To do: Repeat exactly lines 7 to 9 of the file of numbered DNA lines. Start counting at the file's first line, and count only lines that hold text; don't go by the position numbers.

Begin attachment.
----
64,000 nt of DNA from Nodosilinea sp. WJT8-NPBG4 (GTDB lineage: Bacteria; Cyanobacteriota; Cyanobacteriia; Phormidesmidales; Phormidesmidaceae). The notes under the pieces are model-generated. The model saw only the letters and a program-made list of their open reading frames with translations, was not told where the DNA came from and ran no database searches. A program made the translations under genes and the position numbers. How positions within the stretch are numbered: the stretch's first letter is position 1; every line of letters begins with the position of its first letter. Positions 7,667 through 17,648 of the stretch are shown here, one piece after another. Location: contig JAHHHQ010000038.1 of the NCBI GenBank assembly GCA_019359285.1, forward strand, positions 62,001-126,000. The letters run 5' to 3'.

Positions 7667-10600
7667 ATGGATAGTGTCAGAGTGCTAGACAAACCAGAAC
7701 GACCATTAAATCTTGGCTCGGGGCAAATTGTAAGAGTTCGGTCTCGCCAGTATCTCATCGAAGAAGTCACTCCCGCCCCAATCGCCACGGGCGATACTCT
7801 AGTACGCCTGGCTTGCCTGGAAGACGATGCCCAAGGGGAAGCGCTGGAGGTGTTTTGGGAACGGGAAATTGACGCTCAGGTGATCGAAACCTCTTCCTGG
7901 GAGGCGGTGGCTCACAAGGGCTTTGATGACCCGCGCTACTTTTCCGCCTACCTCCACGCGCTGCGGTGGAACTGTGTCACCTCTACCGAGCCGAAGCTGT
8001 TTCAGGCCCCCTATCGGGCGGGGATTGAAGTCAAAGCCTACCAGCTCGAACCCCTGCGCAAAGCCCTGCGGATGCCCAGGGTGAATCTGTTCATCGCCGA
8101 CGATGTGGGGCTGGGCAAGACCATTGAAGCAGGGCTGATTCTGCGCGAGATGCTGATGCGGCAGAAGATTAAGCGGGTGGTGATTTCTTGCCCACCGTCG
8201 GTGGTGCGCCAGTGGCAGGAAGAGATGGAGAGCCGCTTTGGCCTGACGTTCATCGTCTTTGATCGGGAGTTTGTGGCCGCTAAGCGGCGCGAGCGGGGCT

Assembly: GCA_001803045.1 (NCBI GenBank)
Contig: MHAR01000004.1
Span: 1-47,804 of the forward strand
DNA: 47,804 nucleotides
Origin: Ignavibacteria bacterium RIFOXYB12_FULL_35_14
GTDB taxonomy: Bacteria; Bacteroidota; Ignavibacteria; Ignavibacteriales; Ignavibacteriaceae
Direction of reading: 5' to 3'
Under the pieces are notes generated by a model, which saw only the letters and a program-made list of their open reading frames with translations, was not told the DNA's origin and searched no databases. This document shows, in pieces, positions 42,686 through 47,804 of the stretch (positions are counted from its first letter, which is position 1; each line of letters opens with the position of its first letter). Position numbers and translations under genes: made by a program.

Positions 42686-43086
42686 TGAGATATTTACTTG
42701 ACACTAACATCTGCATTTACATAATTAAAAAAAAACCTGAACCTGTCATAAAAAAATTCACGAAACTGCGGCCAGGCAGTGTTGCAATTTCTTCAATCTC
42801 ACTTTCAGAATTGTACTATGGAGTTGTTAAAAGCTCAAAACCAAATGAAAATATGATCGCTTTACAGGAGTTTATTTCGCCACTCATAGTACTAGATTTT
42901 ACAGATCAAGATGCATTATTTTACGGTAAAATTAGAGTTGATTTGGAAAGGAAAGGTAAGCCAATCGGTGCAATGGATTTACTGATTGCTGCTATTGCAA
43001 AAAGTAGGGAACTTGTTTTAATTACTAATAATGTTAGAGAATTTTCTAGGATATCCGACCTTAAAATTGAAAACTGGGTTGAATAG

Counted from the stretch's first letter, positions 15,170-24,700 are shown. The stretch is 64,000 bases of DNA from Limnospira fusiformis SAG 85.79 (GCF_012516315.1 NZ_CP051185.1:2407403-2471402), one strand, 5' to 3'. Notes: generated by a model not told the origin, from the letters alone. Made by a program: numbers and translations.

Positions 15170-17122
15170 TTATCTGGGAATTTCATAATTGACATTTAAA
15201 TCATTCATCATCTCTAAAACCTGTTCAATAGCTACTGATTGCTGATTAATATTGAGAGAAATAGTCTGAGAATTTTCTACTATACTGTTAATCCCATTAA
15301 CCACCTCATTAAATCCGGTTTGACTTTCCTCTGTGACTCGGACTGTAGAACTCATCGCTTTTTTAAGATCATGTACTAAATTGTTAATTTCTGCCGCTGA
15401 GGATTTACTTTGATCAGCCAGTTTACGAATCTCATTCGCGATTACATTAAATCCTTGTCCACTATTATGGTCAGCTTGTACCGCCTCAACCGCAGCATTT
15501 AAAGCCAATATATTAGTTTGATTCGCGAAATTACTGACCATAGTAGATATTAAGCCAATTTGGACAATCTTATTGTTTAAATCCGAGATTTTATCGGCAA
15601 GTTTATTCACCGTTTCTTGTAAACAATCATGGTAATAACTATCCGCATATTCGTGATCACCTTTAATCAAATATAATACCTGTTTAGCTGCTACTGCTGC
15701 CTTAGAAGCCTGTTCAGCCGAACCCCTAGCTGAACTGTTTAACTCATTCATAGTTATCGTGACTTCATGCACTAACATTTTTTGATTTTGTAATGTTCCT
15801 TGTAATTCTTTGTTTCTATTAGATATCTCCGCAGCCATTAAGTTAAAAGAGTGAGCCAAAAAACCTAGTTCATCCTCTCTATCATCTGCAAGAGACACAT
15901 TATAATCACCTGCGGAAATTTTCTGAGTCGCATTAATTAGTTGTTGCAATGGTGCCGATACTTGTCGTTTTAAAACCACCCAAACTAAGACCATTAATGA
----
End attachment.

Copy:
8001 TTCAGGCCCCCTATCGGGCGGGGATTGAAGTCAAAGCCTACCAGCTCGAACCCCTGCGCAAAGCCCTGCGGATGCCCAGGGTGAATCTGTTCATCGCCGA
8101 CGATGTGGGGCTGGGCAAGACCATTGAAGCAGGGCTGATTCTGCGCGAGATGCTGATGCGGCAGAAGATTAAGCGGGTGGTGATTTCTTGCCCACCGTCG
8201 GTGGTGCGCCAGTGGCAGGAAGAGATGGAGAGCCGCTTTGGCCTGACGTTCATCGTCTTTGATCGGGAGTTTGTGGCCGCTAAGCGGCGCGAGCGGGGCT